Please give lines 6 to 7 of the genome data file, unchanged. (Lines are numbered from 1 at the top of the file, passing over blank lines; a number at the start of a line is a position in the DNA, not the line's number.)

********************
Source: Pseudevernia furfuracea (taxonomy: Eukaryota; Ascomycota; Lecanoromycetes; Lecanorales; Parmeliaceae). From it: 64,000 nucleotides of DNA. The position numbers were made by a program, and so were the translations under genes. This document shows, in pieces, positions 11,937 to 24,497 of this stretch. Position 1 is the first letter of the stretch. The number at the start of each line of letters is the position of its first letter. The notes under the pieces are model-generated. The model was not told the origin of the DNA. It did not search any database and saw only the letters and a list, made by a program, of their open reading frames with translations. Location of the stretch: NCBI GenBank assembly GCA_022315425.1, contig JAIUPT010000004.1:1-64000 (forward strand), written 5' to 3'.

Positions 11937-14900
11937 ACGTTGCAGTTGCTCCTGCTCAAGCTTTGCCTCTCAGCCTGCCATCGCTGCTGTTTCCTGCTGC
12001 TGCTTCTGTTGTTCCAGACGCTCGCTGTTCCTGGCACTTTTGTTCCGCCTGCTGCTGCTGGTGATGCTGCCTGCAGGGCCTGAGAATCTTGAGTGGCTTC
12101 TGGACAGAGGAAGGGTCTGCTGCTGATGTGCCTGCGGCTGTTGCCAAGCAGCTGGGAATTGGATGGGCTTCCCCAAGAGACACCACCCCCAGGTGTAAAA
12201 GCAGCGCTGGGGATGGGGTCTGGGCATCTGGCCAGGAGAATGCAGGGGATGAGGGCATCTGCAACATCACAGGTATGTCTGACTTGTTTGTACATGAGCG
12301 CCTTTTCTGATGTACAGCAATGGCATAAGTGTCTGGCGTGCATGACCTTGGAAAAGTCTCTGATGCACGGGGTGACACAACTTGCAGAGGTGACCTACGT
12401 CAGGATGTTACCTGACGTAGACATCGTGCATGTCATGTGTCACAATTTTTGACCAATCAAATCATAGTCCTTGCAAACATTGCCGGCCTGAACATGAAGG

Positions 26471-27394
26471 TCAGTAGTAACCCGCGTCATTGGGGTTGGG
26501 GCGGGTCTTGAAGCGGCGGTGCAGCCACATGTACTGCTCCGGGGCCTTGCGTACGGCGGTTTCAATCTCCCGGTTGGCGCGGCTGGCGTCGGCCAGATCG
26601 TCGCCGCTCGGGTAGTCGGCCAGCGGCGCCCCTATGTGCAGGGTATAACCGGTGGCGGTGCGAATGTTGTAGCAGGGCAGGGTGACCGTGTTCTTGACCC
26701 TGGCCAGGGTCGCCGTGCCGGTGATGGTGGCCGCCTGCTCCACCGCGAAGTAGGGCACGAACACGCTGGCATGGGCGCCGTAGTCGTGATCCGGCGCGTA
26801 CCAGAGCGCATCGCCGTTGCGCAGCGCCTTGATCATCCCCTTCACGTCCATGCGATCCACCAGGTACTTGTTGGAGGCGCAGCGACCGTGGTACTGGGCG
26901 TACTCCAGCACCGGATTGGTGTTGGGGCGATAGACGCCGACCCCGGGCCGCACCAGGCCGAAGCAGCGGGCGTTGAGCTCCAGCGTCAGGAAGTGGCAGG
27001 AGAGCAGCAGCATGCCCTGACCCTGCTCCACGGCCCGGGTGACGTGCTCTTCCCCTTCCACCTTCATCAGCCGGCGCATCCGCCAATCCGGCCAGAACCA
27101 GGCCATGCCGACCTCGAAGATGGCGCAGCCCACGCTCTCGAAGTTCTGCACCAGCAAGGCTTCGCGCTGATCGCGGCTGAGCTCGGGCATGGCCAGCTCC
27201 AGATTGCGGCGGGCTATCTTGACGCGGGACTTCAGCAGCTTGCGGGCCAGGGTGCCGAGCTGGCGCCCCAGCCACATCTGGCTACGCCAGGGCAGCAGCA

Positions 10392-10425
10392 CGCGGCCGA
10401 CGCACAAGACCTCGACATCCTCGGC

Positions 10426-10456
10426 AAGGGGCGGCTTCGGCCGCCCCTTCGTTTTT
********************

12201 GCAGCGCTGGGGATGGGGTCTGGGCATCTGGCCAGGAGAATGCAGGGGATGAGGGCATCTGCAACATCACAGGTATGTCTGACTTGTTTGTACATGAGCG
12301 CCTTTTCTGATGTACAGCAATGGCATAAGTGTCTGGCGTGCATGACCTTGGAAAAGTCTCTGATGCACGGGGTGACACAACTTGCAGAGGTGACCTACGT